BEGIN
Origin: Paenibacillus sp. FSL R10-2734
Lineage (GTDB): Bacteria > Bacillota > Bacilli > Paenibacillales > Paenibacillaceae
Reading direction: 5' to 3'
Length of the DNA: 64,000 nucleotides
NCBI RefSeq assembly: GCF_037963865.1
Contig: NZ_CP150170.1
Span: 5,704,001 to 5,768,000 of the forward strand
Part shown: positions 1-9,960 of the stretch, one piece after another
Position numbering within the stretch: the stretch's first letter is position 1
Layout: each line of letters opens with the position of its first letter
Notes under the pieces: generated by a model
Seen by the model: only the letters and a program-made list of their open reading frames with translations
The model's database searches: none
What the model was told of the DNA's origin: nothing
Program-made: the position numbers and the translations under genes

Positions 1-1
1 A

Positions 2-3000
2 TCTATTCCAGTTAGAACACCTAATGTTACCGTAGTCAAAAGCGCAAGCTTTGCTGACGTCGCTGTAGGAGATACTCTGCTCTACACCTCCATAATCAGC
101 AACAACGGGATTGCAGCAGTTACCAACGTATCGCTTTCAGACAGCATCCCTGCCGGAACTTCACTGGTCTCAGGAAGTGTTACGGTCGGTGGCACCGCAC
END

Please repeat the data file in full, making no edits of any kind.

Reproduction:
Origin: Paenibacillus sp. FSL R10-2734
Lineage (GTDB): Bacteria > Bacillota > Bacilli > Paenibacillales > Paenibacillaceae
Reading direction: 5' to 3'
Length of the DNA: 64,000 nucleotides
NCBI RefSeq assembly: GCF_037963865.1
Contig: NZ_CP150170.1
Span: 5,704,001 to 5,768,000 of the forward strand
Part shown: positions 1-9,960 of the stretch, one piece after another
Position numbering within the stretch: the stretch's first letter is position 1
Layout: each line of letters opens with the position of its first letter
Notes under the pieces: generated by a model
Seen by the model: only the letters and a program-made list of their open reading frames with translations
The model's database searches: none
What the model was told of the DNA's origin: nothing
Program-made: the position numbers and the translations under genes

Positions 1-1
1 A

Positions 2-3000
2 TCTATTCCAGTTAGAACACCTAATGTTACCGTAGTCAAAAGCGCAAGCTTTGCTGACGTCGCTGTAGGAGATACTCTGCTCTACACCTCCATAATCAGC
101 AACAACGGGATTGCAGCAGTTACCAACGTATCGCTTTCAGACAGCATCCCTGCCGGAACTTCACTGGTCTCAGGAAGTGTTACGGTCGGTGGCACCGCAC